Anxiety. We’ve all heard the word and have likely experienced some form of it or another. Anxiety disorders are the most common mental illness in the US, affecting 18% of the population. For many individuals, anxiety is a chronic mental health condition requiring ongoing medical care and routine coping techniques.
While no two cases of anxiety disorders are alike, they have similar symptoms and characteristics. Many people feel anxious from time to time, but anxiety disorders are different. Those suffering from anxiety disorders may constantly feel overwhelmed by feelings of worry, fear, stress, and nervousness. These feelings can be debilitating and frequently interfere with daily life and routine activities.
There are several kinds of anxiety disorders. The most common are panic disorder, social anxiety disorder, specific phobias, and generalized anxiety disorder. Panic disorder lends to sudden feelings of panic or terror that occur often without warning. Social anxiety disorder, also referred to as social phobia, includes excessive worry and feelings of severe self-consciousness during routine social interactions. Phobias related to anxiety disorder create powerful, atypical feelings of fear towards specific items or situations. Lastly, generalized anxiety disorder is the unprovoked feeling of excessive and unrealistic worry about things that are out of the person’s control.
A few generalized symptoms of anxiety disorders include:
- Feelings of fear, uneasiness, panic
- Inability to be still or calm
- Sleep problems
- Racing heart, shortness of breath
- Clammy skin, dry mouth, muscle tension
Anxiety is on the rise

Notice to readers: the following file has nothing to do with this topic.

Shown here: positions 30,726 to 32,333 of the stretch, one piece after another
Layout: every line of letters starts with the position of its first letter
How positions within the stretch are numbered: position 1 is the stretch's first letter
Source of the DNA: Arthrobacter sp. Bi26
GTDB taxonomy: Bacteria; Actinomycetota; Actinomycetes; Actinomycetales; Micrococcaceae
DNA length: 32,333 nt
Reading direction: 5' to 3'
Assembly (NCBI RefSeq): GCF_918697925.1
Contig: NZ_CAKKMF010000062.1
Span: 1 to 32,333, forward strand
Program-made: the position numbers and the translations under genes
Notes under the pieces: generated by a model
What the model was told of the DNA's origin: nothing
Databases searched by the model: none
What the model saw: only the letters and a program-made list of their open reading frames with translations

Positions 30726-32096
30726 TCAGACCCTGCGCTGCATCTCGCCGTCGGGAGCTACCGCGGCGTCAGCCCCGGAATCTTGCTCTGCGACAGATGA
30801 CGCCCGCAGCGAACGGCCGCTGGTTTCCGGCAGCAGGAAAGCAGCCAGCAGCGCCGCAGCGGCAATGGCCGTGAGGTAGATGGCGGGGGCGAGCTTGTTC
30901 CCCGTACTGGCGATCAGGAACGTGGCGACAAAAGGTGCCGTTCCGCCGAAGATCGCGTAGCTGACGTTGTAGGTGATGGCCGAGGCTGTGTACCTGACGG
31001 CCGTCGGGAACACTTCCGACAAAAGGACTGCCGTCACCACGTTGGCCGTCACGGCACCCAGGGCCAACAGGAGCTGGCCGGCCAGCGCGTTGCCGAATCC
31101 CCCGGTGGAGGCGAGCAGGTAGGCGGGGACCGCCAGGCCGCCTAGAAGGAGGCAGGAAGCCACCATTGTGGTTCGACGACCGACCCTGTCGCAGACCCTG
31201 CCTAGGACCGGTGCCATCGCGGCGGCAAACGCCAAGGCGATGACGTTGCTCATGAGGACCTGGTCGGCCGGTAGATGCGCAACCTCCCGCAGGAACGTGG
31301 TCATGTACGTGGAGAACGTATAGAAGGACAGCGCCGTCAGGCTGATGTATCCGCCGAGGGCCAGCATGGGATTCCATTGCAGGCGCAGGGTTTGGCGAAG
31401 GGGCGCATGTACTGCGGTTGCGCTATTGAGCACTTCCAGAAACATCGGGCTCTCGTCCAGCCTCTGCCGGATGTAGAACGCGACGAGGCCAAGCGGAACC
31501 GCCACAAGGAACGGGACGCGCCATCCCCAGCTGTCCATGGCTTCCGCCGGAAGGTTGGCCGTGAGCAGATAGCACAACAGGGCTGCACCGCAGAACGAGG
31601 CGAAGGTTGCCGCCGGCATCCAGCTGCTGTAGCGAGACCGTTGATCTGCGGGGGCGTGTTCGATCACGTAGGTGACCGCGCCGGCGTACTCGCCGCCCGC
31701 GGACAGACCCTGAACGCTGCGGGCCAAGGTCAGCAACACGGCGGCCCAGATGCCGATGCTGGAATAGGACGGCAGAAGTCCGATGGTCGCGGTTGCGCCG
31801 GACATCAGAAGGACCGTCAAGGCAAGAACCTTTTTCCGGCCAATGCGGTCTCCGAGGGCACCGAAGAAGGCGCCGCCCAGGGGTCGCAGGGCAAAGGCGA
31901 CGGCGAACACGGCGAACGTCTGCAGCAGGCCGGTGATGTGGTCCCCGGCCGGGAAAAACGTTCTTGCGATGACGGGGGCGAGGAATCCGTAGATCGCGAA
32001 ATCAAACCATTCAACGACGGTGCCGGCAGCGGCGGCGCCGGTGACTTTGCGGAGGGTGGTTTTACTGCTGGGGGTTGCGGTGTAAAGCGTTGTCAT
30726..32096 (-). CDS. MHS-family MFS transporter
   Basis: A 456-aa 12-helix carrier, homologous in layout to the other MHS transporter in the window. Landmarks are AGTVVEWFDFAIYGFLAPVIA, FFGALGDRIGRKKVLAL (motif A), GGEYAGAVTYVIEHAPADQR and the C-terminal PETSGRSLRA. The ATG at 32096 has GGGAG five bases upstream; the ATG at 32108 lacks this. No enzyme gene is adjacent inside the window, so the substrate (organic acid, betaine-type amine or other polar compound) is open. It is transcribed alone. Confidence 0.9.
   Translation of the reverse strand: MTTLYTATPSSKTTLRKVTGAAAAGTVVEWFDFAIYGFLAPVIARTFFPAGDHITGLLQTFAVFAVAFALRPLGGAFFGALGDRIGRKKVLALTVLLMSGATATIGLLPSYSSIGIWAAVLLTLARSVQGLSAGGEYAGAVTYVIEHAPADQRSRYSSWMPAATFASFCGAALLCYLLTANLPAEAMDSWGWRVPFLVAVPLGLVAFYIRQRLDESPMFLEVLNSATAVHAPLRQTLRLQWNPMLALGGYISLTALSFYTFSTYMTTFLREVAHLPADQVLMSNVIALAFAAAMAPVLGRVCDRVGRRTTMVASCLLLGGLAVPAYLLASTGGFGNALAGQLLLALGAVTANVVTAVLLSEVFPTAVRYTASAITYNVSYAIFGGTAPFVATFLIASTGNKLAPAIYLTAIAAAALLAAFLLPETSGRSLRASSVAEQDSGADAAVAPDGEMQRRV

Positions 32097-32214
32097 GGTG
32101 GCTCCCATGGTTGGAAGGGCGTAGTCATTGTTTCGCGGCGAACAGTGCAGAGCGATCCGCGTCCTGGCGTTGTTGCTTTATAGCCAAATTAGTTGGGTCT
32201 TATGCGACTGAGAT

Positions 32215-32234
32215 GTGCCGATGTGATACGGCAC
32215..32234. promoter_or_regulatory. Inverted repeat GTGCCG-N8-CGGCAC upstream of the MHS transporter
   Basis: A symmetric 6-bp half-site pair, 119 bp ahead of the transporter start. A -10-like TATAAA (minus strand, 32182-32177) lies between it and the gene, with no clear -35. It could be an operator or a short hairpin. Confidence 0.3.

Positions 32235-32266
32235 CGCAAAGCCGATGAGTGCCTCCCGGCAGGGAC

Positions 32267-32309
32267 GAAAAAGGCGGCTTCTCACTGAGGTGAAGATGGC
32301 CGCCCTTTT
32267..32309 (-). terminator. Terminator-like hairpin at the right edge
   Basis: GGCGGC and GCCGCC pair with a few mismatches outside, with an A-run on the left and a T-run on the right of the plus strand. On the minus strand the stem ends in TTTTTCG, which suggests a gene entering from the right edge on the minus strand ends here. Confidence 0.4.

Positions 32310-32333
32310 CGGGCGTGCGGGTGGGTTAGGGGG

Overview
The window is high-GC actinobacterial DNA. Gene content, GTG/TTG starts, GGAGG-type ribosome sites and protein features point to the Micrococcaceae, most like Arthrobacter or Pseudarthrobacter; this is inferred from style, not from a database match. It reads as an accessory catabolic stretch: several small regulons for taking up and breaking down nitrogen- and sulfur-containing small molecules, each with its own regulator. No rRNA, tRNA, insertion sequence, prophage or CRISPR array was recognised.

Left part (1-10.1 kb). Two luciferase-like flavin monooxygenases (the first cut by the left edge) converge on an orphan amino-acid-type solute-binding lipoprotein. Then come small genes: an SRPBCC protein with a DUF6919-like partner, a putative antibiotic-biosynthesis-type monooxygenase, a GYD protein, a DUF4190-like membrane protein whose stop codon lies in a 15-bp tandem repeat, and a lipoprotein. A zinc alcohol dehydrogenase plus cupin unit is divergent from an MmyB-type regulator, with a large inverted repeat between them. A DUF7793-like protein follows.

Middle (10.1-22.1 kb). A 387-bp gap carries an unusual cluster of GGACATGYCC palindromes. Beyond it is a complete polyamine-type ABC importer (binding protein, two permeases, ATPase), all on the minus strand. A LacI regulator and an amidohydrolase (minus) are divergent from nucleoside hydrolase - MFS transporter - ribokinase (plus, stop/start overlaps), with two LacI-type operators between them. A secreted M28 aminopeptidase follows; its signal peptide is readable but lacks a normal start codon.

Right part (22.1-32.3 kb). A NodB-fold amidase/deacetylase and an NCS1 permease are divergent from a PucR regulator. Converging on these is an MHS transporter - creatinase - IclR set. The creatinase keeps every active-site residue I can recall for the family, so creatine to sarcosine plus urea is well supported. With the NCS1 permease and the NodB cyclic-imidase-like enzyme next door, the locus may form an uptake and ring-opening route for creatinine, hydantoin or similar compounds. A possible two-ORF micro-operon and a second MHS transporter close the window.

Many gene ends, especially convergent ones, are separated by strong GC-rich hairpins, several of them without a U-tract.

People often say they are stressed out, but are they really? One study found that in the 2010s vs. the 1980s, teens were twice as likely to have seen a professional for mental health issues; college students were 50% more likely to say they felt overwhelmed; and adults were more likely to say that they felt “everything was an effort.” Additional research found that rates of anxiety disorders have increased by as much as twentyfold over the last 30 years.
Anxiety disorders may be on the rise due to several factors. Jean M Twenge, Ph.D., found that there are likely three main reasons why people seem to be suffering from anxiety more frequently these days. First, she notes that our relationships and community ties are weaker. Second, we are more focused on goals like money, fame, and image which additional research has found are correlated to depression and anxiety. Last, she states that our expectations have become exceedingly high.
Working with your health care provider
Many anxiety disorders are highly treatable, yet only one-third of those suffering receive treatment. It is crucial to work with your health care provider to properly diagnose and then develop a treatment plan. Your practitioner will evaluate you by asking questions about your medical history, family history, and will complete a physical exam. While there are no standard lab tests to diagnose anxiety disorders, your practitioner will likely complete a series of questionnaire-type tests to aid in diagnosis.
After a diagnosis has been determined, your treatment program may include counseling by a trained mental healthcare provider, relaxation therapy, recommended changes to lifestyle and diet, and/or medication that helps lessen or alleviate the symptoms of anxiety.
Living with anxiety
While it can be extremely challenging to live day-to-day life while coping with an anxiety disorder, it’s possible. Anxiety disorders cannot be prevented, however there are many things sufferers can do to lessen the impacts of negative symptoms. In addition to working with your health care provider, those suffering from anxiety disorders often find physical activity/exercise, adequate rest, good nutrition, and lessening or limiting your consumption of caffeine improves their symptoms. Talk therapy or attending support groups may provide additional benefits to those suffering from anxiety disorders.
To learn more about maintaining your mental well-being, contact a care provider at Northwest Primary Care.